I get really tired though, and sometimes feel like the best way is what a white male friend from my hometown commented:

I'm so salty toward people's judgments at all anymore. I'm like an old man that's done caring about stuff like "opinions" grumble grumble life is too valuable. Let's get it over with and just say, "does it increase diversity or not?" If not, then let's not do that thing.

If only life was so simple. Can it be? Not until we all stop caring about judgments, which is a defining aspect of being human.

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Thursday, July 17, 2014

Hey guys, I just got back from Japan!

I saw my family and friends, and met a bunch of new ones along the way (including my newlywed cousin's husband).

Sorry, no pics to share here of those things, yo.

But, it was beautiful, as per usual.

Also, SURPRISE! I ate and drank many delicious things.

It was a fun time, and a time to reflect.

Until next year, Nihon.

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Sunday, June 29, 2014

Matmos, San Francisco Art Institute, 6.28.2014

My hands clasped tightly, they did not disappoint. Difficult, orchestral, exhausting, inspiring.

Watch a bit here.

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Tuesday, June 24, 2014


America's Cult of Ignorance is No Match for Asia's Cult of Intelligence

I have a bit of a problem with John Traphagan's assessment here, or maybe his definition of intelligence, particularly around Japan (I can't really speak to other Asian countries with authority, only anecdotally).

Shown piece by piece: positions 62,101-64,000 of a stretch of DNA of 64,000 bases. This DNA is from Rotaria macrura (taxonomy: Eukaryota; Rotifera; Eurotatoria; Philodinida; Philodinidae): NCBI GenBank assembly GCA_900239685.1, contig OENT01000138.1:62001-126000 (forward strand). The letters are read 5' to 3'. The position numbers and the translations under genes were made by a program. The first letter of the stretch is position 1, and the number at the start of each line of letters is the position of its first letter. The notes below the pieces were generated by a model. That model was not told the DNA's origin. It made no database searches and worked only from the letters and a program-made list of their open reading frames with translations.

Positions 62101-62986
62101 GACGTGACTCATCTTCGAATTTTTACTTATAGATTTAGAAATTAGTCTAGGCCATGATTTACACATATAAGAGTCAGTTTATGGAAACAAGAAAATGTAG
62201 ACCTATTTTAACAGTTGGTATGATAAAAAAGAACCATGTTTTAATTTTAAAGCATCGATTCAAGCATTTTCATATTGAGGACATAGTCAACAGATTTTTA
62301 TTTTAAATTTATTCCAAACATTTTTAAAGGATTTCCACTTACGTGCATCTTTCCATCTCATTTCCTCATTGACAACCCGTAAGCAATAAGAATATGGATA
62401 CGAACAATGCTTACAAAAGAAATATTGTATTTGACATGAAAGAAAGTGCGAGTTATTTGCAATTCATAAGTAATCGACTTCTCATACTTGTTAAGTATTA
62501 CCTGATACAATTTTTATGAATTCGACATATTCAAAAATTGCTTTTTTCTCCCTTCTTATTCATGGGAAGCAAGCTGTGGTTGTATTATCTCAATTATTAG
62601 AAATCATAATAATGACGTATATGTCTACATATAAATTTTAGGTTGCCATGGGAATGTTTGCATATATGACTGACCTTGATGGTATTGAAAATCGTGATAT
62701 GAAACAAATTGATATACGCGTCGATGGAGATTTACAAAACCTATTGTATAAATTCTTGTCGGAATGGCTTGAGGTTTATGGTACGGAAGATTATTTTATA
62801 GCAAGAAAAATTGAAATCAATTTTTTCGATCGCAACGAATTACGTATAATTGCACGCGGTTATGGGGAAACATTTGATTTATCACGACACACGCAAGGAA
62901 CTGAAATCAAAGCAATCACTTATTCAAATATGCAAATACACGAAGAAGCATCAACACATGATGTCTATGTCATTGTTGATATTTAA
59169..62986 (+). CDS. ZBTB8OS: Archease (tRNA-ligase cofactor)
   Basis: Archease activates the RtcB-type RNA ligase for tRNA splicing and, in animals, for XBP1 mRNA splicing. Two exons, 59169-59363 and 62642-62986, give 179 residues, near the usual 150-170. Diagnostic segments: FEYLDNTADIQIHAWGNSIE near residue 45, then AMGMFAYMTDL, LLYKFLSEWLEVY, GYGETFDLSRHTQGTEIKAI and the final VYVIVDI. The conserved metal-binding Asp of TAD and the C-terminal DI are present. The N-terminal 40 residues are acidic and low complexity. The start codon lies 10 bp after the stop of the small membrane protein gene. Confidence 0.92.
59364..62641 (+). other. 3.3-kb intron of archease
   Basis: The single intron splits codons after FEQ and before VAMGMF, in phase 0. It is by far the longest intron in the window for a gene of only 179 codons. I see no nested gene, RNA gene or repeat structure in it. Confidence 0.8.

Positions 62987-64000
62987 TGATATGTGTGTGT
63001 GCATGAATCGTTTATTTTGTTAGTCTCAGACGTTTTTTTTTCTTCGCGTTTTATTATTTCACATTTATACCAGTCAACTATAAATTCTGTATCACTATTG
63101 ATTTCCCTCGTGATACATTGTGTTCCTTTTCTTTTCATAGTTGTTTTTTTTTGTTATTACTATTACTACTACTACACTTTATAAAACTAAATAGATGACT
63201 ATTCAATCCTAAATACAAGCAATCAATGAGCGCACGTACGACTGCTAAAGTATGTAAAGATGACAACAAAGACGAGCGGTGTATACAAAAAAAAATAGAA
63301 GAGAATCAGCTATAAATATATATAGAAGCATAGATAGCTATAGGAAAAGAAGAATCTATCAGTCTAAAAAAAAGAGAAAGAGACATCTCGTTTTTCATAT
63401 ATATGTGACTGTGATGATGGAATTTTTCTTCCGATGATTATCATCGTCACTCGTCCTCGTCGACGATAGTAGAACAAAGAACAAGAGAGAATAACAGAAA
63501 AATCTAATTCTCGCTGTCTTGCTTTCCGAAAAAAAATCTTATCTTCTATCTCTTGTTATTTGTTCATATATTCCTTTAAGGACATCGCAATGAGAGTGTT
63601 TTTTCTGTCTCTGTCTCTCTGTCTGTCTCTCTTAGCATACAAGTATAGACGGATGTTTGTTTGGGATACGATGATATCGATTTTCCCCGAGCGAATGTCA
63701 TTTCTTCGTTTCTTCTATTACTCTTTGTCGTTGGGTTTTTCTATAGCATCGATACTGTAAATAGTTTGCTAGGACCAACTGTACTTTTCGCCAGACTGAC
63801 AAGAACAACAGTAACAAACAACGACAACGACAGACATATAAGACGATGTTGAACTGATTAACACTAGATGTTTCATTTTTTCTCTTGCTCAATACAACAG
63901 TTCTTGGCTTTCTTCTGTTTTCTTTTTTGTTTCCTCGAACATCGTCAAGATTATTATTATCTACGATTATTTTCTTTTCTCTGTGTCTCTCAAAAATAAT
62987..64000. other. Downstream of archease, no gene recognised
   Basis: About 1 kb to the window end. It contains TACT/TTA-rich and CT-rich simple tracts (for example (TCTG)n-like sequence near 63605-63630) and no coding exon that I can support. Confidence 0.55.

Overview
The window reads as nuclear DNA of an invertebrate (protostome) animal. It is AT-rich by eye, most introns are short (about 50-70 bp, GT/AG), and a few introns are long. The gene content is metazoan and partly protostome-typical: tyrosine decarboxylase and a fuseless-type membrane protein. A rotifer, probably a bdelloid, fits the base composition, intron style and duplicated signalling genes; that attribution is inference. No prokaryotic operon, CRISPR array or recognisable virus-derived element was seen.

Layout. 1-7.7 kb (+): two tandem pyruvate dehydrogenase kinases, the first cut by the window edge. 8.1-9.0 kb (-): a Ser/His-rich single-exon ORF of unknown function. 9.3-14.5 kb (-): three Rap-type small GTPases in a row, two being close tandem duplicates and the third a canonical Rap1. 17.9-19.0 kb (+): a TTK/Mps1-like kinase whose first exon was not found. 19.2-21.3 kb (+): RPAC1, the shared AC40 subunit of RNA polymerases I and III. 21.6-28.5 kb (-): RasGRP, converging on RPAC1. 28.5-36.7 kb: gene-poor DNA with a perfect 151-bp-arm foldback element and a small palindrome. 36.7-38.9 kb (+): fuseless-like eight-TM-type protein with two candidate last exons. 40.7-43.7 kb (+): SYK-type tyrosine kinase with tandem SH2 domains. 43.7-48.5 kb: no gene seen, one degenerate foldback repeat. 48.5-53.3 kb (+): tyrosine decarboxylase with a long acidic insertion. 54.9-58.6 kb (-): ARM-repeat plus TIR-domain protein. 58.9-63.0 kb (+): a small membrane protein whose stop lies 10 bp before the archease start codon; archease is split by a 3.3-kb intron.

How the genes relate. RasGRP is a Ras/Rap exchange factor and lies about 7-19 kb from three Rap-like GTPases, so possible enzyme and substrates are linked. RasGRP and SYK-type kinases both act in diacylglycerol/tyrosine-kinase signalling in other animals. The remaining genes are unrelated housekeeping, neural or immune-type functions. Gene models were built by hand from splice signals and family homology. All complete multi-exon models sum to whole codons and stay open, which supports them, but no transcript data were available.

As one who has traveled to Japan frequently over the last 20 years, has Japanese and expatriate family and friends from all walks of life, and is well-versed in Japan's education system from primary school through college, as well as one who has mentored and tutored young Asian female college exchange students, I find the regurgitation model of education -- a decidedly UNintelligent model -- is standard, and should not necessarily be used as a yardstick for intelligence.

Critical thinking and thinking outside the box is extremely undervalued in Japan, and unquestioning adherence to hierarchy and "authorities" -- teachers (who are often using textbooks that skew history and promote institutionalized racism), favored students (often class-based), and that old familiar specter, the guvmint -- is par for the course. I have found unequivocally that students I mentored from Japan and other Asian countries found it extremely difficult to both form their own opinions and demonstrate deeper understanding about politics or literature, even from a place of safety, namely one-on-one. I have met teachers in Japan who taught English language and could not understand nor communicate with me, because they were taught only sentence structure -- what you need to pass a written test -- not vocabulary or conversation. I have a family member who has an MA in Japanese Literature from a Princeton-level college in Japan, but who doesn't know much about authors outside of the established canon, even those authors who were extremely influential internationally but possibly seen as "deviant" by the government, such as Inagaki Taruho.